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The idea that self-talk makes a difference is a long-standing platitude. But over the past decade, this claim has finally been put to the test in randomized, placebo-controlled trials, and passed with flying colours.Neil Hall/Reuters

A peek inside the head of a novice runner during one of psychology researcher Noel Brick’s recent studies reveals a familiar refrain.

“Why am I doing this?” the runner asks herself. “Why am I putting myself through it? I hate this, I hate running! Why am I doing it?”

We all have an internal monologue chattering away in our heads, and that voice is often critical to a degree that seems absurd when you see the words written down. We brush it off but, as a pair of new books argue (and as sports psychologists have been trying to convince us for decades), the words in our heads matter. Learning how to change that internal monologue, it turns out, can boost your physical performance as surely and as tangibly as hitting the gym.

Brick, a researcher at Ulster University in the U.K., published The Genius of Athletes: What World-Class Competitors Know That Can Change Your Life with co-author Scott Douglas earlier this month. It’s a practical guide to the tools of sports psychology, adapted for a general and not necessarily athletic audience, covering topics such as goal-setting, focus, self-confidence and fear of failure. And all these tools, it turns out, depend on effective self-talk.

The idea that self-talk makes a difference – that the novice runner would go faster if she told herself “You can do this!” – is a long-standing platitude. But over the past decade, this claim has finally been put to the test in randomized, placebo-controlled trials, and passed with flying colours. A 2016 study led by Brock University’s Stephen Cheung, for example, saw endurance increase by 39 per cent in a group of cyclists who were given self-talk training on handling hot conditions before completing a ride to exhaustion in a heat chamber.

Brick and Douglas offer a step-by-step guide on mastering your self-talk, starting with identifying your goals and then figuring out what sort of self-talk you need to achieve them. This is a key point, because not all situations call for a rah-rah internal cheerleader. If you’re trying to hit a fastball or serve an ace, you’re better off with self-talk that focuses on technique or reduces anxiety.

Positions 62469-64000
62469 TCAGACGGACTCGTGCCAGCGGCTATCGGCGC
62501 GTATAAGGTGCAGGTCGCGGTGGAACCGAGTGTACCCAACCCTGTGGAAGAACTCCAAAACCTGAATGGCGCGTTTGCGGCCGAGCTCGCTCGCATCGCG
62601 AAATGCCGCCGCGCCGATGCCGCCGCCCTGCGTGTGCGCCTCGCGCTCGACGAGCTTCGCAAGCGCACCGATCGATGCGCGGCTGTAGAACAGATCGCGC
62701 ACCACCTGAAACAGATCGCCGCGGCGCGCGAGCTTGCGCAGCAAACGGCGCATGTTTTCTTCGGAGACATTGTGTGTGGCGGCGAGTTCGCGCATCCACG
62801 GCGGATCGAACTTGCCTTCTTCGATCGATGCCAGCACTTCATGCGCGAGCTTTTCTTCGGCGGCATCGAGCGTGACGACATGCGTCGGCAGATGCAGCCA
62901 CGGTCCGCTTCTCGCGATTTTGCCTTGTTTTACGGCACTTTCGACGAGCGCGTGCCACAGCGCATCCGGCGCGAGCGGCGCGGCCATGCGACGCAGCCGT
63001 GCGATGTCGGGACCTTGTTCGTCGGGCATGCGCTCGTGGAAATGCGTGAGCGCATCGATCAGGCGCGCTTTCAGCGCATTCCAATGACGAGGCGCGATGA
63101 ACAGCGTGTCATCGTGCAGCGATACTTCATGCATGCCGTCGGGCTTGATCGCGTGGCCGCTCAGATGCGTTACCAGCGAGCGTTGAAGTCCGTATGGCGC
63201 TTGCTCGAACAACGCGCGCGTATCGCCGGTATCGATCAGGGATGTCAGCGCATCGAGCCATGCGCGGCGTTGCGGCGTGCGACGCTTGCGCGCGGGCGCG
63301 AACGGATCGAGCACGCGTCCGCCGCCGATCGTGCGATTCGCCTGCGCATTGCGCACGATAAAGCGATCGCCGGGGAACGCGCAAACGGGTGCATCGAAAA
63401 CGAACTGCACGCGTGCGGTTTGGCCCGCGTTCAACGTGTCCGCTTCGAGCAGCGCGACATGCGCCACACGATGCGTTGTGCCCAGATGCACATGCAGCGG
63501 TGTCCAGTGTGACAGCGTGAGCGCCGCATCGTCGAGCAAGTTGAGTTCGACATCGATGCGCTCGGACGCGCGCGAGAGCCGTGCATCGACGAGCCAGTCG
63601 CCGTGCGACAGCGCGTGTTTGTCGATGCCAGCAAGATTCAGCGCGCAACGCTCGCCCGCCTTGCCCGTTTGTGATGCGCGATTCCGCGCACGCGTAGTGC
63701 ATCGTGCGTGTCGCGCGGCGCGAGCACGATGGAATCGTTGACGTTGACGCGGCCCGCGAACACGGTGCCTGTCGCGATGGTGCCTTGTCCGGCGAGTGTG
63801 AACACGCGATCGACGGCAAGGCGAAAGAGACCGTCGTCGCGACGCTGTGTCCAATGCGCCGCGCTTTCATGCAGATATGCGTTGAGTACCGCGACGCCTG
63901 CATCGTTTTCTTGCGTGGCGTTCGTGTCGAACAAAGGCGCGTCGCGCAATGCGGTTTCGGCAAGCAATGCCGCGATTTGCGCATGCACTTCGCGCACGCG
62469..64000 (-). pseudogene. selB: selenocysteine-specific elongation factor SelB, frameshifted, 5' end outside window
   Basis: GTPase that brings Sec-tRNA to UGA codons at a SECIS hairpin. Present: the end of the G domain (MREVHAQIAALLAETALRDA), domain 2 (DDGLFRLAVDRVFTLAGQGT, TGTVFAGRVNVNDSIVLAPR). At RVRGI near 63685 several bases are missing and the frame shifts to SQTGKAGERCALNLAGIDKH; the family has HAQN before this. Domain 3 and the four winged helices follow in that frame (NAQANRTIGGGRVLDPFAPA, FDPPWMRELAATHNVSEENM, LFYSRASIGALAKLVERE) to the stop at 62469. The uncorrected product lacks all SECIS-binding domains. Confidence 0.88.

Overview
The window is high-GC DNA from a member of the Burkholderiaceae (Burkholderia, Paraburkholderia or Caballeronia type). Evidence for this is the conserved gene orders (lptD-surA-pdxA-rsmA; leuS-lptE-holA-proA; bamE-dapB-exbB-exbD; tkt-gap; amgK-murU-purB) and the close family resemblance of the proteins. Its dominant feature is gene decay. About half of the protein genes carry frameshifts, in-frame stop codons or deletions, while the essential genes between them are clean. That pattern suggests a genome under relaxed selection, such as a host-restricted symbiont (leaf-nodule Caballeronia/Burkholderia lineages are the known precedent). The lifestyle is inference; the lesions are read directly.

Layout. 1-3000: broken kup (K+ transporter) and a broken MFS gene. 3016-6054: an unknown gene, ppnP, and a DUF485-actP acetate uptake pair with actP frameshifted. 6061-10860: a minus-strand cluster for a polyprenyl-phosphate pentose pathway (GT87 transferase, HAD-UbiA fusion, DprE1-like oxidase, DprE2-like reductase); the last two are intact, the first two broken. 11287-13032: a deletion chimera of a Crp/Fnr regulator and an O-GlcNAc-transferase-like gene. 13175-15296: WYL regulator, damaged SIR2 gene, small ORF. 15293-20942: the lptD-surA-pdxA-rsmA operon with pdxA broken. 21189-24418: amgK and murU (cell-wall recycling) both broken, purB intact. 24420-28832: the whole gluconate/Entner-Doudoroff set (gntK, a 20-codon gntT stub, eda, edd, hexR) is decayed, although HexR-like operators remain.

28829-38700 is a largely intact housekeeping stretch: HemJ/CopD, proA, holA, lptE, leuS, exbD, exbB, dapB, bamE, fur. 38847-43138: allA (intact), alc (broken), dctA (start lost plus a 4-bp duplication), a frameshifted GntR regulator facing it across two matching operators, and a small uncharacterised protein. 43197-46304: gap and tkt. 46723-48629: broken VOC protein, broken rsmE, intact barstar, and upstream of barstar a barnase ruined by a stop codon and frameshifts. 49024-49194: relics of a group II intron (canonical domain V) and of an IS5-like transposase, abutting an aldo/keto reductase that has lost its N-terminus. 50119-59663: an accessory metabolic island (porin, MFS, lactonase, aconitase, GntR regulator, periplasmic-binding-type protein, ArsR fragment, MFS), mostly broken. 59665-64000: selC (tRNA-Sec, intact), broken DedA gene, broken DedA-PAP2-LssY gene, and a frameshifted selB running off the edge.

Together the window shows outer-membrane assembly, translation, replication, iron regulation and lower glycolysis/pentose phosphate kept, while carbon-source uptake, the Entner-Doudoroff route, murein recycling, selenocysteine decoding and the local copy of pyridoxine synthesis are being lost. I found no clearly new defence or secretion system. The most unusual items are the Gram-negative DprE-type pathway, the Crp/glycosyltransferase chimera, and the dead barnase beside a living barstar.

In practice, this distinction can be difficult to observe among those who haven’t honed their self-talk game. A Danish study published earlier this year found that the most characteristic sentiment in amateur marathoners’ self-talk was “What will I do later today?,” while for badminton players it was “I’m going to lose.”

But there’s a lot more to self-talk than thinking positively or reminding yourself to keep your eye on the shuttlecock. These nuances are the subjects of Ethan Kross’s book Chatter: The Voice in Our Head, Why It Matters, and How to Harness It, which was published in January.

As the director of the University of Michigan’s Emotion & Self Control Laboratory, Kross has studied both how negative self-talk hobbles us and what the most effective ways are of defusing those spirals of negativity.

For starters, Kross suggests switching your internal voice from first-person to second-person or even using your own name, a trick that helps generate distance and gives you perspective on what might otherwise seem like an overwhelming problem. It’s the self-talk equivalent of imagining the advice you’d give to a friend in the same situation, and it helps you frame a stressful situation as a challenge rather than a threat. Sure enough, one study found that simply switching from phrases like “I can do this!” to “You can do this!” boosted performance in a 10K cycling race by 2.4 per cent.

All of these changes take time and practice to ingrain – and even then, don’t expect an uninterrupted stream of mental sunshine and rainbows. Negative thoughts will still crop up; to address them, Kross suggests, change “What if?” to “So what?” Whatever answer the voice in your head comes up with, it probably won’t be as bad as you feared.

Alex Hutchinson is the author of Endure: Mind, Body, and the Curiously Elastic Limits of Human Performance. Follow him on Twitter @sweatscience.

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